Aerial view east:
Covered moving walkway, in foreground, connects parking lot and garage to Landside building. People mover tunnel links Landside building to X-shaped Airside building in distance. (County Dept of Aviation)
1999 plan of people mover update (Post-Gazette);|
Comparison of proposed maglev and Airport people mover (Post-Gazette);
Interior of similar people mover in Frankfort, Germany (Adtranz)
Map of airport (FAA);|
Interior of Landside Building (County Dept of Aviation)
Pittsburgh International Airport People Mover
Airport People Mover Tunnel
Automated Guideway Transit System
USGS 7.5" Topo Quad - UTM Coordinates:
Clinton - Zone 17; 0563 4482
People Mover train
-- Landside Terminal
-- Airside Terminal
Pittsburgh International Airport taxiways
TYPE OF CONSTRUCTION / DESIGN:
two parallel tunnels
2,600 ft est
YEAR OPENED / ENGINEER:
Michael Baker Corporation, airport project engineers
Tasso Katselas, terminal architect
Department of Aviation, County of Allegheny
The Pittsburgh International Airport opened in October 1992. It occupies 12,900 acres in Findlay and Moon Townships, approximately 16 miles west of Pittsburgh. It replaced the 1952 terminal building which stood in Moon Twp at the northeast corner of the property until demolition in 1997.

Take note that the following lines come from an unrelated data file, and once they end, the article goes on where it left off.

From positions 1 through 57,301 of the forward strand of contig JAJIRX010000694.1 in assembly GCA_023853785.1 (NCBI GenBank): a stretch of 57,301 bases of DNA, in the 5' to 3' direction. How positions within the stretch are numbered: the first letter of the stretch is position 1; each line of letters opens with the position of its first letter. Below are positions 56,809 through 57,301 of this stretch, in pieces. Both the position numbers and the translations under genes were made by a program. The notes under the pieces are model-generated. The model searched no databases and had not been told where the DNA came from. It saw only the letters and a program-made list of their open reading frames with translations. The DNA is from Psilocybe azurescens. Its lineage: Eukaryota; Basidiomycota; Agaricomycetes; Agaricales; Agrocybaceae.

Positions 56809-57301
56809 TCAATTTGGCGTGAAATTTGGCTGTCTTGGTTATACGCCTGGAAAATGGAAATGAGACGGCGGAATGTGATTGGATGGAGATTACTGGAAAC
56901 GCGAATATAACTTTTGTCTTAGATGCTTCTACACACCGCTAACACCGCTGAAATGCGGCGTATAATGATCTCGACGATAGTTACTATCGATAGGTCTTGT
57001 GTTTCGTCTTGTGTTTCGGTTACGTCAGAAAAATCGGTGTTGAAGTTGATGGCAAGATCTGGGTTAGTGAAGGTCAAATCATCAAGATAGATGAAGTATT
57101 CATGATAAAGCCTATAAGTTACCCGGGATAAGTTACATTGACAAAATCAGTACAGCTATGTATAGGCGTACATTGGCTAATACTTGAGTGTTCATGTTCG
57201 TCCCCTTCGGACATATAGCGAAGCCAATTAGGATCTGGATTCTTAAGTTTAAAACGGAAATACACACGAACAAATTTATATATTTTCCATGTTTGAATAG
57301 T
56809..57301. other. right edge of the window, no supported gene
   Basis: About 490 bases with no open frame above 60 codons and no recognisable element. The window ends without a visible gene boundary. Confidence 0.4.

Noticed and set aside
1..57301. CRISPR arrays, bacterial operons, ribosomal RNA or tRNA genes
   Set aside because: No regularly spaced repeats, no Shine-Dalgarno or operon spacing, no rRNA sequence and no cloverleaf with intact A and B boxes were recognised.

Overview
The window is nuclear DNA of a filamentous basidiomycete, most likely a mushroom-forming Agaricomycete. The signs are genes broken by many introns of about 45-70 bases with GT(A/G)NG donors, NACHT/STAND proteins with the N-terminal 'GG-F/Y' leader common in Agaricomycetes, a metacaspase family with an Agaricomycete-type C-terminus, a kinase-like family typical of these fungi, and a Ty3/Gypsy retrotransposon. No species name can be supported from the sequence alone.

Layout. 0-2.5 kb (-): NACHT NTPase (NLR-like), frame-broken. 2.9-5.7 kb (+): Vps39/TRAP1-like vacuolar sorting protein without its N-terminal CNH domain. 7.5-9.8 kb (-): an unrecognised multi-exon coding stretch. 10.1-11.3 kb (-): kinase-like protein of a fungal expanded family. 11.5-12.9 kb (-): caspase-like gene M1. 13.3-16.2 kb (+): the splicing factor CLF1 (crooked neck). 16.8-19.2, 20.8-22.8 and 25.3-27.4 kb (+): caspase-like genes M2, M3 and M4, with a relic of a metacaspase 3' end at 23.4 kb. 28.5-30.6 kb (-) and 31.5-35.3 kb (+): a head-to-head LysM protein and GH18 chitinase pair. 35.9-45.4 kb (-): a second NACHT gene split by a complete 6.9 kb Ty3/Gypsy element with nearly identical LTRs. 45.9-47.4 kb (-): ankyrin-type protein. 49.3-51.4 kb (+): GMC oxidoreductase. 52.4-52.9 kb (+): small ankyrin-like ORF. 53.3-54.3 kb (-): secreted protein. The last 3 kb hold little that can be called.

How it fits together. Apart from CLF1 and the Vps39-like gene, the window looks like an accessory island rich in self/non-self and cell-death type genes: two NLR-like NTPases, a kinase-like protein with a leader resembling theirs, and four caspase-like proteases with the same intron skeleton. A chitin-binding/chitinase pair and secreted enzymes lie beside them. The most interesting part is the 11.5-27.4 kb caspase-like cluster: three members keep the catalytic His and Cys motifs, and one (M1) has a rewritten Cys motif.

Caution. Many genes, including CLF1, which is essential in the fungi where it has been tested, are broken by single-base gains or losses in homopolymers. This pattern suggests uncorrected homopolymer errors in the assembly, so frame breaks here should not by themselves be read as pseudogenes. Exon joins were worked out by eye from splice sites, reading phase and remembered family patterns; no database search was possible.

from the Pittsburgh International Airport website:
The grand strategy of the terminal is a series of three specialized buildings linked by high speed, automated walkways, escalators and people movers with the airplanes at one end and the parking lot at the other. The highway arrival network is designed to avoid anxiety that comes with congestion and confusion. Passengers drive to the landside building, drop off their luggage and proceed to the parking areas. Cabs, buses and other pubic carriers do not compete with automobiles for curb space. Cars go to the west curb of landside, busses and taxis to the east curb. There is even a separate entrance and exit for rental cars.
The parking lot and parking garage, combined, provide more than 17,000 spaces. There are enclosed, climate-controlled moving walkways and vans to carry passengers using the parking facility to and from their autos.
The landside building and the core of the airside building have three levels, plus one mezzanine. The interior of the landside building is about the size of two football fields. It is covered by a series of barrel-vault roofs 60 feet above the floor. Natural light from enormous arched windows and skylights fill the space. After ticketing, the traveler takes an escalator to the security checkpoint, then boards a people mover to the airside building. Commuter passengers take an escalator up to the commuter building.
In the past, commuter passengers have often been treated as second-class travelers. But Pittsburgh International is a hub airport and serves many feeder airlines. Now commuters have their own terminal. When they arrive, their baggage is transferred automatically to their connecting flight and they have direct access to the airside building.